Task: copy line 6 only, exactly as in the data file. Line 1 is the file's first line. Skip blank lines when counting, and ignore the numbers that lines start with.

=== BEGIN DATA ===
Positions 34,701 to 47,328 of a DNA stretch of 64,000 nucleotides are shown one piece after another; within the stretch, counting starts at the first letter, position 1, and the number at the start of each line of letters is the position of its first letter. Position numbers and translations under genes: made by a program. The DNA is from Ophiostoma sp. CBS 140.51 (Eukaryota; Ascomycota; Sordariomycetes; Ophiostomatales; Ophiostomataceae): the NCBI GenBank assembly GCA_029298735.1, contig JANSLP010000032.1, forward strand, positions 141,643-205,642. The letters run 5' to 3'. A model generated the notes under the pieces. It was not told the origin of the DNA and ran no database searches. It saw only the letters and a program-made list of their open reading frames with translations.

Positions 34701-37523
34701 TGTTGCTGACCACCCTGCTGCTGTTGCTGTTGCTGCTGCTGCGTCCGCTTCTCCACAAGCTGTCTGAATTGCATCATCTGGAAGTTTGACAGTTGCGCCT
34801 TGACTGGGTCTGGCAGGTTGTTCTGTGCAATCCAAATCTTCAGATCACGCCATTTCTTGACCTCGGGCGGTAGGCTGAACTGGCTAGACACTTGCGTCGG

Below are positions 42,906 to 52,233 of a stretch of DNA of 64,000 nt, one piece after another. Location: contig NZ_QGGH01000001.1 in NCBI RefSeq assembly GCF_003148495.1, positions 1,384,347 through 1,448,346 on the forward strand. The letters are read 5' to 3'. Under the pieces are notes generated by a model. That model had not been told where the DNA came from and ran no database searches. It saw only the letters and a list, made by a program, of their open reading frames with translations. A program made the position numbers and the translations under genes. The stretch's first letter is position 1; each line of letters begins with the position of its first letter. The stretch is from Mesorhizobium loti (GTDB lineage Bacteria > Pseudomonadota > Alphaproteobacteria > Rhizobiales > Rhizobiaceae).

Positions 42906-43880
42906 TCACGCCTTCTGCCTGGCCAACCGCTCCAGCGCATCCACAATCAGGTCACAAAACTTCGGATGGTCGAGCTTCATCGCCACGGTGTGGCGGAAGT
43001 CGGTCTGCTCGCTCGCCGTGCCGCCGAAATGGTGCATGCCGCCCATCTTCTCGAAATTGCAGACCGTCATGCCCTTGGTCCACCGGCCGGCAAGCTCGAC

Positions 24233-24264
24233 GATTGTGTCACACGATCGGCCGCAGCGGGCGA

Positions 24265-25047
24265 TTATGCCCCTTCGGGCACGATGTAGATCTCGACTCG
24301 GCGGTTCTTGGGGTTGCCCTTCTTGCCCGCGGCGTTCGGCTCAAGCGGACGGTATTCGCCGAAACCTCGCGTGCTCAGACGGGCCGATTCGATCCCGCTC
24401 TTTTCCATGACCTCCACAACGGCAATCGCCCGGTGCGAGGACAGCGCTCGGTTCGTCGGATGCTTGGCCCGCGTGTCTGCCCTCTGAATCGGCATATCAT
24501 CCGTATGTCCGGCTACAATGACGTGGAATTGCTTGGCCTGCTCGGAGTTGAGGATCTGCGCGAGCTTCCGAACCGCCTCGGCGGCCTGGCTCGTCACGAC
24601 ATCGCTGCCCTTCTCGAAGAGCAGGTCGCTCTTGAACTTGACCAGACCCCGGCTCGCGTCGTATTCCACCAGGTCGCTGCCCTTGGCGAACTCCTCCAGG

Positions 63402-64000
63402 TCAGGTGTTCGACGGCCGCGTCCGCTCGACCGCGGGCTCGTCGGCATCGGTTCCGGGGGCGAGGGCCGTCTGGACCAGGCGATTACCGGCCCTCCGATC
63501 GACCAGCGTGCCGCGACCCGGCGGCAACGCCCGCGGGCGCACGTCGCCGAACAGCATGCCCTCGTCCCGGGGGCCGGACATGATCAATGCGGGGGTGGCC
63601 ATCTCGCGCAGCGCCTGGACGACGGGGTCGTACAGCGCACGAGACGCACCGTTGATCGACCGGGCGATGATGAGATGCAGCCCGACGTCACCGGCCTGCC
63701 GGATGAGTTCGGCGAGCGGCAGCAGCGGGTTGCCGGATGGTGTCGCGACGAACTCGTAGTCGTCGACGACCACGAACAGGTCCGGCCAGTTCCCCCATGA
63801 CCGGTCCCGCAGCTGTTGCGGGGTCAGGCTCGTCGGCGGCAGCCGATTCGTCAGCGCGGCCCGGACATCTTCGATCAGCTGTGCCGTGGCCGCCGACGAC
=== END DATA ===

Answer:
Positions 42906-43880